Stirring up trouble: Multi-scale measures of mixing for steady scalar sources

  • Charles Döring (University of Michigan)
A3 01 (Sophus-Lie room)


We study the evolution of passive scalar fields maintained by steady but spatially inhomogeneous sources and sinks, and stirred by an incompressible flow. The effectiveness of a flow field to enhance mixing over molecular diffusion is measured by the suppression of the space-time averaged scalar variance, the gradient variance (stressing small scales), and the inverse gradient variance (focusing on large scale fluctuations). Ratios of these variances without stirring to the corresponding variances with stirring provide non-dimensional measures of the "mixing efficiency" of the flow on different scales. In this work we derive rigorous estimates on these multi-scale mixing efficiencies for a variety of source distributions with general stirring flows including statistically homogeneous and isotropic velocity fields, and compare them with direct numerical simulations and exact calculations for sample problems.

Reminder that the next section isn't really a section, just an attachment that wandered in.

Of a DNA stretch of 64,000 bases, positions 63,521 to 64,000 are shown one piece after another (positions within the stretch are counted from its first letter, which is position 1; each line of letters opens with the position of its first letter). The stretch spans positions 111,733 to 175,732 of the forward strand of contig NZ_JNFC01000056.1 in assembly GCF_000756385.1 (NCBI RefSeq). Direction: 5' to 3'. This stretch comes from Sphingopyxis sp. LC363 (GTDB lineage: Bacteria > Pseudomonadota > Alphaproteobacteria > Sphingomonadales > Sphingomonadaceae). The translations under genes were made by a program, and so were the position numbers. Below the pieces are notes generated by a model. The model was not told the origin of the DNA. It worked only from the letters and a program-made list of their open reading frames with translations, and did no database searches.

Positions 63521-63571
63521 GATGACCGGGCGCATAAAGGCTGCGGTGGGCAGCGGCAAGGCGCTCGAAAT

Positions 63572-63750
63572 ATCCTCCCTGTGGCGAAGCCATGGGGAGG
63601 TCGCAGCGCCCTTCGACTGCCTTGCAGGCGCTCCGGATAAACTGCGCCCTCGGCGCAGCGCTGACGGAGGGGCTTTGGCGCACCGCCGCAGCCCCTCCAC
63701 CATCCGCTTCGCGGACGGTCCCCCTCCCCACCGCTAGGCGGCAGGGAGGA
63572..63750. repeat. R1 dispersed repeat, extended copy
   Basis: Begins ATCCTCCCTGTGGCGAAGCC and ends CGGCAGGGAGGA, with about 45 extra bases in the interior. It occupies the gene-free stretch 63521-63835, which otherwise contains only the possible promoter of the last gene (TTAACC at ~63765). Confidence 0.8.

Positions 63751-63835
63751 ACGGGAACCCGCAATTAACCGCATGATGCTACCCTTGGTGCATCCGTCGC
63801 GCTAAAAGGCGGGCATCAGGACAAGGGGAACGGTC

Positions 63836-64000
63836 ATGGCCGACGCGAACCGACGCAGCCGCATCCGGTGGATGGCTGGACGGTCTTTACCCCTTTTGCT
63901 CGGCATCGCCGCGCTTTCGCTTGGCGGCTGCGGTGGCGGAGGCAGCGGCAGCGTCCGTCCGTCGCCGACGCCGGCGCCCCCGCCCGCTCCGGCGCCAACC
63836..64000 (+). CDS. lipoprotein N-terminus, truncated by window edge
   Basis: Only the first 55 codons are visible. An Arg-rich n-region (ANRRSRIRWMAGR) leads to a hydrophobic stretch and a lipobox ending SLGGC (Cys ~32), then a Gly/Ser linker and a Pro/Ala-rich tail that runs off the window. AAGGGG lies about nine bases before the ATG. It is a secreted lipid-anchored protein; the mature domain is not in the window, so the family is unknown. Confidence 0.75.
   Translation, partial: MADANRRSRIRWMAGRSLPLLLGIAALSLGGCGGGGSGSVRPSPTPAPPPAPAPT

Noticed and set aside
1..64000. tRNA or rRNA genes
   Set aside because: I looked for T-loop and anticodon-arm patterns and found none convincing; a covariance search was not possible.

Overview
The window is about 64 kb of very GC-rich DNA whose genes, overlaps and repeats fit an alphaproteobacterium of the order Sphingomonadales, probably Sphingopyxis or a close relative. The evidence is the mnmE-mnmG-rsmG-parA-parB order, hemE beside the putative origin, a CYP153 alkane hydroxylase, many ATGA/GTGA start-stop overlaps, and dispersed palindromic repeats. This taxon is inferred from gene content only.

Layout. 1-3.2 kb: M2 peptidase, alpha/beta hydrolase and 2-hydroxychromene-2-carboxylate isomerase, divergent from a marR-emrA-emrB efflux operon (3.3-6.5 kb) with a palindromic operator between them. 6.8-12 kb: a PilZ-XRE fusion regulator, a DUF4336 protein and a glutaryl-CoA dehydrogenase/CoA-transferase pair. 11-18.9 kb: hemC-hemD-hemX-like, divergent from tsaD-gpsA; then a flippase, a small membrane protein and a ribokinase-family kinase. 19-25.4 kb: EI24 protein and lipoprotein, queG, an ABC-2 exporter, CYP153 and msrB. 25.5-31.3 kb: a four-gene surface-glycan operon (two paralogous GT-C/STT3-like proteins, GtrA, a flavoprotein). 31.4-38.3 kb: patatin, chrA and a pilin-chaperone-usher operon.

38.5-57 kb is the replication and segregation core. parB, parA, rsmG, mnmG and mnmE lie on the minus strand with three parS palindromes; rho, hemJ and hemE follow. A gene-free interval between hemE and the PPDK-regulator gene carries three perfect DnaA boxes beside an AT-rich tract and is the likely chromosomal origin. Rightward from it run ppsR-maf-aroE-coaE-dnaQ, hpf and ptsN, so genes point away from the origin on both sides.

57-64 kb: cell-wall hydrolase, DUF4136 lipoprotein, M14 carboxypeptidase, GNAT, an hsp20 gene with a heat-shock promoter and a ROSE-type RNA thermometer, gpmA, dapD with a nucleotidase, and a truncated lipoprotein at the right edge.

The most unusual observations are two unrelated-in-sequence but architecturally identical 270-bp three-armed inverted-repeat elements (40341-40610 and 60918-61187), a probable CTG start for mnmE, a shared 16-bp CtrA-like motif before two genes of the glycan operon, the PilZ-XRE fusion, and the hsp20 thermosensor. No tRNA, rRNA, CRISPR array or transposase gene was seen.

This is joint work with Matt Finn and Jean-Luc Thiffeault from Imperial College, and Tiffany Shaw from the University of Toronto.

Anne Dornfeld

MPI for Mathematics in the Sciences Contact via Mail

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